One thing the Stoics got, which a lot of modern philosophy (and Religious Studies) misses with its focus on theory, is the importance of practice, training, repetition and, in a word, habits. It doesn’t matter what theory you profess in the classroom if you don’t embody it in your habits of thinking and acting. Because we’re such forgetful creatures, we need to repeat ideas over and over until they become ingrained habits. It might be useful to talk about the Stoic technique of the maxim, how they’d encapsulate their ideas into brief memorisable phrases or proverbs (like ‘Everything in moderation’ or ‘The best revenge is not to be like that’), which they would repeat to themselves when needed. Stoics also carried around little handbooks with some of their favourite maxims in. What sayings do you find inspirational? Where could you put them up to remind yourself of them throughout the day?

6) Fieldwork

Another thing the Stoics got, which modern philosophy often misses, is the idea of fieldwork. One of my favourite quotes from Epictetus is: ‘We might be fluent in the classroom but drag us out into practice and we’re miserably shipwrecked’. Philosophy can’t just be theory, it can’t just be talk, it also has to be askesis, or practice. If you’re trying to improve your temper, practice not losing it. If you’re trying to rely less on comfort eating, practice eating less junk food. Seneca said: ‘The Stoic sees all adversity as training’. I love the bit in Fight Club where students from Tyler Durden’s school get sent out to do homework in the streets (even if the homework is a little, er, inappropriate, like intentionally losing a fight). Imagine if philosophy also gave us street homework, tailor-made for the habits we’re trying to weaken or strengthen, like practicing asking a girl out, or practicing not gossiping about friends, or practicing being kind to someone every day. Imagine if people didn’t think philosophy was ‘just talking’. Diogenes the Cynic took askesis to the extreme of living in a barrel to prove how little we need to be happy – students tend to like stories about him.

7) Virtue is sufficient for happiness

All the previous main points are quite instrumental and value-neutral – that’s why CBT has taken them up and turned them into a scientific therapy. But Stoicism wasn’t just a feel-good therapy, it was an ethics, with a specific definition of the good life: the aim of life for Stoics was living in accordance with virtue. They believed if you found the good life not in externals like wealth or power but in doing the right thing, then you’d always be happy, because doing the right thing is always in your power and never subject to the whims of fortune. A demanding philosophy, and yet also in some ways true – doing the right thing is always in our power. So what are we worried about?

At this point your students might want to consider what they thing is good or bad about this particular definition of the good life. Is it too focused on the inner life? Are there external things we also think are necessary for the good life, such as friends or a free society? Can we live a good life even in those moments when we’re not free, or we don’t have many friends? What do your students think are the most important goods in life?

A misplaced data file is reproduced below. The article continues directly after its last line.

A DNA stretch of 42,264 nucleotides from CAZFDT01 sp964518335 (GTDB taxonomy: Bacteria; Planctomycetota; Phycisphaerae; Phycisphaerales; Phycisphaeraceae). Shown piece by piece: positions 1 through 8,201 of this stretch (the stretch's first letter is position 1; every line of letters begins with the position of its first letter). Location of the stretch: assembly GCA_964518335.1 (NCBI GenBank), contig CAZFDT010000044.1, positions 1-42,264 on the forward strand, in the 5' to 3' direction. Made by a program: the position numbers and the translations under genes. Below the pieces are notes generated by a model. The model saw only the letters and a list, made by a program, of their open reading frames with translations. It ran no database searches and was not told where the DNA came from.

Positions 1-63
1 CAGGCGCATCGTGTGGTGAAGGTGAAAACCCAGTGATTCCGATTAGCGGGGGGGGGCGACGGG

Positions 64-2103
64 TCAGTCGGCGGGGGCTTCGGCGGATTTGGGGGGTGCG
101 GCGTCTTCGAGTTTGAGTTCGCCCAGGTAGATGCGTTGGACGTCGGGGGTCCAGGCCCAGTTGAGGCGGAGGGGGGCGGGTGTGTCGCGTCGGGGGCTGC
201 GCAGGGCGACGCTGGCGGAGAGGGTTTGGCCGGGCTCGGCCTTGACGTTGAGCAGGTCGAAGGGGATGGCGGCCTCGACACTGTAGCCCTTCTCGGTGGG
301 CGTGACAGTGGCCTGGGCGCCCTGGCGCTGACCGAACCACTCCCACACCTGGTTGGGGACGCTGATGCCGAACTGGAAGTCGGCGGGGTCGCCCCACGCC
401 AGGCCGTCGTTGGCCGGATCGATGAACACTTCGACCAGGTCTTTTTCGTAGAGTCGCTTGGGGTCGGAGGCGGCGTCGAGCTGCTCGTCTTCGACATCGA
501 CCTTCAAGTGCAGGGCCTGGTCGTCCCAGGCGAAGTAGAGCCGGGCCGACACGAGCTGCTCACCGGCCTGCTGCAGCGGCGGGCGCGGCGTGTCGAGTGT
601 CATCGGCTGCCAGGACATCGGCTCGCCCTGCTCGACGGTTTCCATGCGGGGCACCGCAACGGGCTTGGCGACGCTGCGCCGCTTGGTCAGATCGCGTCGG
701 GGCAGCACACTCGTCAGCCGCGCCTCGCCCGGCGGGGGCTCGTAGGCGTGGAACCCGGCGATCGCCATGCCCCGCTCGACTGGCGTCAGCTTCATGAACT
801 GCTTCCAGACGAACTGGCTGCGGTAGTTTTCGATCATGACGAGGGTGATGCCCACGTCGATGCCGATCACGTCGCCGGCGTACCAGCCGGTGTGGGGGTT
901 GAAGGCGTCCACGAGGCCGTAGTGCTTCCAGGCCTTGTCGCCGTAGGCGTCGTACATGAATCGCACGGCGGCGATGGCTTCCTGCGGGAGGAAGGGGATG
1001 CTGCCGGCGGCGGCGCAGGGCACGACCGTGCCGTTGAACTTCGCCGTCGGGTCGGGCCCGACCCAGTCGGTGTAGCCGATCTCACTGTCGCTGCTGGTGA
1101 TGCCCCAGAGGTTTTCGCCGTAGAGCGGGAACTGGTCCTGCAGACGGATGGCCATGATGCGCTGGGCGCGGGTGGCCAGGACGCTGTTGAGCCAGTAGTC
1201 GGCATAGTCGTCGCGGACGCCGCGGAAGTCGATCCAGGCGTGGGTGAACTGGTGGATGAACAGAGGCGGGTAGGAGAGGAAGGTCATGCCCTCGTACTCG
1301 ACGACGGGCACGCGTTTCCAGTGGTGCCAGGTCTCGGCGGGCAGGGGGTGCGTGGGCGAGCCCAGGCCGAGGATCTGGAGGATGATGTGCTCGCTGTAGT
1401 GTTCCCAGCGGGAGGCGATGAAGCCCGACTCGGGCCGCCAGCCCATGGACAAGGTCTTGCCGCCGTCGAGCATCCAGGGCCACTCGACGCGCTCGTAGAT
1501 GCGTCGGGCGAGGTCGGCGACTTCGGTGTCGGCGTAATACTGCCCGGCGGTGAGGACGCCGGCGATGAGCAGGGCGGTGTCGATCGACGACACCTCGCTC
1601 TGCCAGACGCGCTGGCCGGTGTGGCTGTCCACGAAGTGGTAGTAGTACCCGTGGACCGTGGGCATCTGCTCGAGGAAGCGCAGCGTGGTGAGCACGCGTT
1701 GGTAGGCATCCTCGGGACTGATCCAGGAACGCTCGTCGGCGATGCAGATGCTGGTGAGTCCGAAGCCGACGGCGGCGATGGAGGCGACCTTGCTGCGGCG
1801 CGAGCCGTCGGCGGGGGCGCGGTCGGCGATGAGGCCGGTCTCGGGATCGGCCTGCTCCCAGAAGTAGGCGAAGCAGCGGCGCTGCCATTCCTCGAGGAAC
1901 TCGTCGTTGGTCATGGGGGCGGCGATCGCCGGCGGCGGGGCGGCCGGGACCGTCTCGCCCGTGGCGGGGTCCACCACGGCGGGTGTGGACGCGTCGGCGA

8) Our ethical obligations to our community

The Stoics pioneered the theory of cosmopolitanism – the idea that we have ethical obligations not just to our friends and family, but to our wider community, and even to the community of humanity. Sometimes our obligations might clash – between our friends and our country, or between our government and our conscience (for example, would we resist the Nazis if we grew up in 1930s Germany?) Do we really have moral obligations to people on the other side of the world? What about other species, or future generations? A useful exercise here, as Martha Nussbaum has suggested, is the Stoic exercise of the ‘widening circles’, imagining all the different wider communities that we’re a part of.

Those are just some ideas I’ve found useful, and which I’ve found people of all ages respond to in workshops (including teenagers). Feel free to suggest other things I’ve missed out in the comments. If you’re a student or teacher who wants to take part in Stoic Week, or who wants to help get more practical philosophy into schools, get in touch.

 

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In other news this week:

This week I got to take part in a fascinating workshop on spirituality, part of Jonathan Rowson’s spirituality project there. One of the participants was Pippa Evans of the Sunday Assembly – the ‘atheist church’ who are in the process of trying to crowd-fund £500,000 to help launch other Sunday Assemblies around the world.

Another cool initiative: Unbound, the crowd-funded publisher set up by John Mitchinson (the other brain behind QI), has raised £1.2 million to expand.

Scary article: Vice magazine on how hackers hack into people’s computer-cameras, video then when they’re…er…indisposed and then blackmail them!

Everyone’s discussing Russell Brand’s call for revolution in the New Statesman. Persuaded? Sounds incredibly half-baked to me, although the problems he addresses are real enough. And I like his support for meditation. I just find his attack on democracy a bit depressing.

Next week I get to be on a panel with Sir Gus O’Donnell! GOD himself. That’s at the launch of the Legatum Institute’s Prosperity Index. Here’s an article he wrote on improving government, including how to use well-being data more successfully. Talking of which, the ONS published the latest happiness data, showing not much change, and no one paid much attention.

Two philosophers (Jerry Coyne and Eric MacDonald) got in a bun-fight about whether materialism precludes free will, and what it all means for the appreciation of poetry. I think MacDonald has a point – most poets believe in the Platonic theory of the arts (the idea that the best artists get their inspiration from spirits / God) – so materialism is anti-poetry (though for different reasons than he argues).

Tomorrow I’m off to Gateshead for the Radio 3 Free Thinking Festival, where the theme is ‘Who’s In Control?’ and I’m talking a talk on ecstatic experiences. Looking forward to it.

Have a good weekend – oh, and if you enjoy the blog, I’d welcome donations – it takes up a day a week, and costs me to run the site and newsletter, so if readers could give £1 a month or £10 a year, that’d be great! Alternately, if you want to advertise your company or product and think there’s a good match with my blog, get in touch.

Jules